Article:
Why the #%*! Do Gamers Curse so Much?
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Swearing is practically everywhere in gaming, to varying degrees. It’s in forums, multiplayer chats, livestreams, and of course in the games themselves. But it’s those varying degrees that have become a growing issue, with cursing so commonplace the general populace has become desensitized to it and the line drawn so far it’s hard to cross. Social etiquette becomes a hazy realm when foul language's audience is not physically next to the orator. Sticks and stones cannot be thrown through broadband cables, but then again, the intent is also a factor. Swearing can be used to emphasize a victory or compliment, but also as a casual complaint, a rage quit rant, or abusive trolling. So how do we handle the language, and what sort of moderation does it need?

Developer Psyonix is seeing a growing concern in their mushrooming Rocket League community and is taking action to temper some of the abuse. Their report system has been updated to include a Language Ban that flags reported players and monitors continued use of words and phrases they deem highly inappropriate, such as racial slurs. Bans of increasing length will be issued to repeat offenders, with a permanent ban being the final straw. It is a hard line with real consequences that could prompt some passionate players to show restraint when the next urge to blast profanities hits them.

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However, the finger can’t always be pointed at the curse spouting crowd. Granted, racial slurs, prejudice insults, and other abusive language should not be tolerated in any community. But just swearing is a situational issue, with the parties on both side needing to be proactive in their decision to engage in the conversation. For instance, if you’re in a heated CS:GO match, spewing frustrations back and forth with the rest of your squad and they’re cool with it, what’s the harm? If some random pre-teen shows up with soft skin, they should understand that they chose to partake in the action of a game tagged beyond their age.

In the end, everybody needs to be aware of their surroundings. If you’re in a public setting and cursing is part of your natural language, try a little self-moderation. Don’t go into Rocket League, a game with a wide age range, and start shouting f-bombs at random strangers for missing a save; or if you’re going to swear up a storm while streaming a game like Stardew Valley, try flipping on the Mature Content switch before you start. On the other hand, sensitive gamers need to be mindful of which rooms, channels, and forums they decide to visit. You can’t always avoid foul language flung in your direction, but you can mitigate the amount of exposure by taking a moment to size up the company you’re with, or learn to take the trash talk with a grain of salt.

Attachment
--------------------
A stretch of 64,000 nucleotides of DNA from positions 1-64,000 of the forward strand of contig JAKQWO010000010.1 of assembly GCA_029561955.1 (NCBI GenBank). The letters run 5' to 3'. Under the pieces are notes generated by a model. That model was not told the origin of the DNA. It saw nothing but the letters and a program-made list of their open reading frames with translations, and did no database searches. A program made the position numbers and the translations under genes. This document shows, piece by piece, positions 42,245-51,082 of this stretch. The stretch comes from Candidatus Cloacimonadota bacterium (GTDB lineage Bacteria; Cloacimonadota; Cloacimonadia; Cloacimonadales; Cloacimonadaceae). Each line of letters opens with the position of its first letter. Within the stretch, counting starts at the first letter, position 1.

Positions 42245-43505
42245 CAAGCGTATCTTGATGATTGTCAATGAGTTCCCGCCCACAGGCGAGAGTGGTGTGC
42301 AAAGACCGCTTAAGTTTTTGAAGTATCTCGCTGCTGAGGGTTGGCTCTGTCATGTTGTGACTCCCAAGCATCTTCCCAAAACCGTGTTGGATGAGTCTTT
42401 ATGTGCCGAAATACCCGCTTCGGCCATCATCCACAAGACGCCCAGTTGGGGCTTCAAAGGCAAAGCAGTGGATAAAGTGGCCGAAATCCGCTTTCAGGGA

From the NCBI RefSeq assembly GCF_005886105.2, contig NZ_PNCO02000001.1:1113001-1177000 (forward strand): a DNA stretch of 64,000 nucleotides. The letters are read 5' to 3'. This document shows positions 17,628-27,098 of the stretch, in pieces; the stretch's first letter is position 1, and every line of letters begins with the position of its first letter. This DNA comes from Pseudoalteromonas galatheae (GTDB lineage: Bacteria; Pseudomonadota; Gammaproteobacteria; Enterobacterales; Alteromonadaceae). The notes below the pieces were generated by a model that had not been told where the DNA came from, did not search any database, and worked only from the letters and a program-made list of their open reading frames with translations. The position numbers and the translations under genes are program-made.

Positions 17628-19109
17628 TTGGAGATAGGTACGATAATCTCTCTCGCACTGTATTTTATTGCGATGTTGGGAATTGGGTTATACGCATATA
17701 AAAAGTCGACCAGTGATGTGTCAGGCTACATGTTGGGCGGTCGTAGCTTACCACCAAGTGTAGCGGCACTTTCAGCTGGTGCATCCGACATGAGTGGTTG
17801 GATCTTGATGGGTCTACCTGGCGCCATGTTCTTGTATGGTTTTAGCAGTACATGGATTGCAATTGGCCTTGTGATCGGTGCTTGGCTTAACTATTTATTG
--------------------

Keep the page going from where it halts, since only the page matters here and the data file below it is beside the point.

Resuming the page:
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Developers could also be more proactive, with regards to multiplayer inclusivity. Servers and lobbies could be dedicated to clean language and better filters can be added with programs that organically update the banned words and phrase list to combat the curse loving trolls who try to cheat the system with grammar changes. They could be more aggressive, like Psyonix, with a ban system to curb abusive language and make their multiplayer community more accommodating to everyone. The growing population of livestreamers whom filter themselves can take a little extra time to describe their channel and add in more rules than simply, “Don’t be a dick.” Streaming services can add more tools and tags for content creators to use to customize their broadcasts for specific audiences.

What do you think? Is foul language in the gaming community getting out of hand, or should the emotionally timid simply avoid the abuse and stay offline? Leave your thoughts in the comments below.

Sean Engemann
Sean Engemann
@CardCanuck

Senior Contributing Writer
Date: 08/21/2017

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